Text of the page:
For Lynch, the family name didn’t begin to register with her personally until middle school.

“I started noticing kind of the difference in my life of being a Graham and what came with it and the responsibilities and what people expected of me,” she said.

By high school, like her father, ministry was not on her radar.

“I didn’t want to be a part of the Graham name because of the pressures or what people expected of me, but it was later as a freshman in college I realized what a gift it was to be able to have a grandfather who has taught me so much and a father who has shown me the world and what the gospel really means,” she said.

“Finally, I had to grow up in this world and say this is who I am, and I’m proud to be a Graham and look at all the good that comes with it. What an honor it is that the Lord has allowed me to be a part of my family and what my father has taught me.”

Living her own story
In addition to helping her father with Samaritan’s Purse, Lynch also serves as a special projects producer for the Billy Graham Evangelical Association. Her current project is manager of Ransom, an online community targeting young adults who are hurting. The site, launched a year ago, features testimonies called Ransom notes.

Featured on the site is Lynch’s testimony, which she wrote down for the first time last fall.

“I believe it was an instant freedom even though I had been healed for years,” Lynch said. “You know the Scripture says if we confess our sins among others that we might find healing.”

Lynch said she believes the site is cathartic and becomes more valuable as new people contribute. She said, for instance, her story many only speak to a small segment of those visiting. Others who have overcome self-mutilation and other addictions will be a blessing to young adults dealing with those issues.

“I don’t want people to be ashamed of their stories of where Jesus Christ has brought them from,” she said. “Many young adults … have never even shared their story because they might be ashamed of it. I look at it like Jesus Christ hung on a cross for me and for the whole world to see, with my shame upon Him on that cross, that I’m not going to be ashamed to tell my story and how he has ransomed me.”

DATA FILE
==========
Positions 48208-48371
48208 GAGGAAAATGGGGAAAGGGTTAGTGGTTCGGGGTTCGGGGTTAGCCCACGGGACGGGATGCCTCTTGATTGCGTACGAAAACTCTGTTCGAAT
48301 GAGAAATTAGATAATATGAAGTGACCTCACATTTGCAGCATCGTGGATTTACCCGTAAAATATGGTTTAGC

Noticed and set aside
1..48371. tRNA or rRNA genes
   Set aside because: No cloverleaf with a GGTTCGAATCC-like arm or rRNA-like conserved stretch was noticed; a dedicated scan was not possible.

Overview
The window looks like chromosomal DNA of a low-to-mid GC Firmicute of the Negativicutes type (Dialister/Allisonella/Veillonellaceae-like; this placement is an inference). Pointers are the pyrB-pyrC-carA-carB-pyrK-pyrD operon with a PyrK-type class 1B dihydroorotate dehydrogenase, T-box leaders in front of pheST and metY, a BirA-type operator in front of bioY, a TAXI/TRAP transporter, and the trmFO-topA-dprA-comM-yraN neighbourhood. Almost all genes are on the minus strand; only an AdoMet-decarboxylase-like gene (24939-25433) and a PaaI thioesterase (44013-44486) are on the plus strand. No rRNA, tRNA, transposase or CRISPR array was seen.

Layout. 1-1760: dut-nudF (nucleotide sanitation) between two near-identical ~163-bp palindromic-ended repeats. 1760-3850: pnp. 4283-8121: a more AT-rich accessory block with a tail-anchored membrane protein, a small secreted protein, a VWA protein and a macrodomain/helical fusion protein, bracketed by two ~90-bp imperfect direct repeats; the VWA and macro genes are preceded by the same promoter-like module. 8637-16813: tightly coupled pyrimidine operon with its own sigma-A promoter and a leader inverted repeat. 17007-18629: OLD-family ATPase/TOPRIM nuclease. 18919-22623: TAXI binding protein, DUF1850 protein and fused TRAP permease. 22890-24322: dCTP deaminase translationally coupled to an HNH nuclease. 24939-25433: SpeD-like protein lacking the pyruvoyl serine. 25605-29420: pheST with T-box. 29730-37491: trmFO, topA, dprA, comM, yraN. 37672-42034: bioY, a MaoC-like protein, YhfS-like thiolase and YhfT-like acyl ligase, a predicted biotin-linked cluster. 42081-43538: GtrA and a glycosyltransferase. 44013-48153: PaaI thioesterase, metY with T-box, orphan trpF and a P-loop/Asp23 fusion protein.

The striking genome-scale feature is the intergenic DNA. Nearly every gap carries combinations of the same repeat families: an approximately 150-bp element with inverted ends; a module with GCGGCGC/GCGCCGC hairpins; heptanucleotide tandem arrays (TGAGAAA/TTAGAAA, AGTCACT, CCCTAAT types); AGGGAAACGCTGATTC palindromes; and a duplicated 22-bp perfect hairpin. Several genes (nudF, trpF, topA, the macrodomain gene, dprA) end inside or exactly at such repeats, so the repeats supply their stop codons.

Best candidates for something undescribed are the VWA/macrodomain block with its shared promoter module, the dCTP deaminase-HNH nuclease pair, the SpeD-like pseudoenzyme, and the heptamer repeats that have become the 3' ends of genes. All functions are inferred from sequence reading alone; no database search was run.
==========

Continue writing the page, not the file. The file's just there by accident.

Offering solace
Stories, she said, are a bonding agent that can transcend significant barriers for those seeking solace.

“I want others to know not be ashamed to use their stories for his glory; use it to help others to share because there is such power in our stories,” she said.

“Many people think that to share their testimony they have to have had some dramatic story to share, and that’s not true at all. Every story, I believe, is beautiful in its own way and definitely beautiful in the eyes of our loving Savior Jesus Christ.”

In addition to the personal stories, the site features music videos, articles on social and cultural topics, devotionals, spiritual help articles, music, movie and fashion reviews, short films, interviews and user-submitted content.

Since people can contribute wherever they live, Lynch said she hopes Ransom can become a transformative network beyond the computer by giving back to their local communities. It begins, she said, by conquering the lies of Satan who relishes the peddling of self.

“I think in any disorder, any addiction, comes selfishness,” she said. “You are being selfish because it’s about you, you, you all the time.

I felt disappointed because I was disappointing my Lord and Savior and that’s not true at all. That’s what so many believers think today with our own stories that’s not true and once again Satan is telling us lies.

For more information, visit www.ransom.tv.

Published, October 2012